The smaller green hill on the bottom is the safe withdrawal amount of our portfolio balances. I ascribe to the much lauded 4% Rule. This theory basically says you can spend 4% of your portfolio balance every year and never run out of money. If you have so much money you’ll never run out, then you don’t need to work, ipso facto, you’re financially independent. The data points are our portfolio balance times 4%, divided by 12 (to get to monthly safe-withdrawal).

The blue line is our percent progress toward financial independence. This is how much of our monthly spending is theoretically supported by our portfolio. I say “theoretically” because we don’t actually spend money from our portfolio, we stuff money in to it. The percentage is arrived at by dividing our safe-withdrawal amount by our monthly expenses. As soon as that green hill overtakes those red bars we can quit work forever.

The Thin Red Line (spending)

The trend in our spending is generally down, with some big item blips here and there. The downward move is driven mostly by paying off our mortgage in May 2017! As it turns out not having a mortgage is a really helpful way to spend less. We’ve also done some smaller optimizing in areas like insurance and groceries. But this is offset by our huge increase in travel spending. You can read this post to see our detailed spending report for 2017. 

The Little Green Hill (savings)

Our portfolio balance has been on a steady rise up. This is easy to explain, we save 50% of our take-home pay. When you are constantly throwing money in the pot, the pot fill up. In January 2015 (the first month of this chart) we had a portfolio balance of $89,000. Three years later we’re rocking $460,000; that’s a tight $371k increase. Most of this is money we’ve saved, but a very healthy cut is owed to market growth. Thanks for working so hard money! You can check out this post on where all our money went in 2016 (including savings).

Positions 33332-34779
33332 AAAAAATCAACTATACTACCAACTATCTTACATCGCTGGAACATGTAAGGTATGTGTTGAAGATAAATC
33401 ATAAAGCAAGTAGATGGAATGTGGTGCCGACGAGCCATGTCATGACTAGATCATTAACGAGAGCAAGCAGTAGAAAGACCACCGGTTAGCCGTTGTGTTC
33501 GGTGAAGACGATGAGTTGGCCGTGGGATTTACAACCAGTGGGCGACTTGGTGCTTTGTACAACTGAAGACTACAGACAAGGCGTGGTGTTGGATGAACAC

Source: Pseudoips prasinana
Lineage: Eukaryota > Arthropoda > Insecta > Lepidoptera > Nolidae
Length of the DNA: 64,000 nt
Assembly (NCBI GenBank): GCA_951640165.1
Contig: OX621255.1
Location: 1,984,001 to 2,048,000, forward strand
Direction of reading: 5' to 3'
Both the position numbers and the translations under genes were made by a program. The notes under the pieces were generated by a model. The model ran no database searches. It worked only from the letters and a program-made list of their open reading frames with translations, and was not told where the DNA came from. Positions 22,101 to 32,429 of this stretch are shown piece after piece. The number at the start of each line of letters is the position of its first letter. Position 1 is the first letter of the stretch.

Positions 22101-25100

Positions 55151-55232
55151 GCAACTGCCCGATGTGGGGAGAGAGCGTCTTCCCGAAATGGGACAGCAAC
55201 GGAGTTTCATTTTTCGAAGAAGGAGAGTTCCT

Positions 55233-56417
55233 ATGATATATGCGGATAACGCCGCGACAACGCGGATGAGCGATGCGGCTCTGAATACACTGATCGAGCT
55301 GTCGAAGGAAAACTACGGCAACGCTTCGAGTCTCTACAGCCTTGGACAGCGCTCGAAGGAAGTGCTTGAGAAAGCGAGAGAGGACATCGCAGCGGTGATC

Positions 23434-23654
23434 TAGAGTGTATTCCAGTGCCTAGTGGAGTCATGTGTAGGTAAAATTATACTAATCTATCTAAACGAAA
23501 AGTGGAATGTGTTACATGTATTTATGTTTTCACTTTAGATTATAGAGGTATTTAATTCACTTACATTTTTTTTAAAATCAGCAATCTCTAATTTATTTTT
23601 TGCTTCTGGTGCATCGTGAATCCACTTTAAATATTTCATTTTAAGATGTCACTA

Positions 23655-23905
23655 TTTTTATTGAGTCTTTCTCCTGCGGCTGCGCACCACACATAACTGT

The Bombastic Blue Line

This represents our actual progress toward financial independence. When this little fella hits 100% we out. Now, here is where the chart is misleading… The blue line should actually lay exactly on top of the little green hill. The reason is, as soon as the green hill equals the red bars, we’re at 100% financial independence. For October 2017, the little green hill is actually 34% of the red bar, so the blue line should be right on top of it. The reason it isn’t is because this chart uses two axis. Notice the left side shouting out $ and the right side signaling %. I don’t really care that it’s misleading, I think it looks cool. Just like I think using different font colors is cool.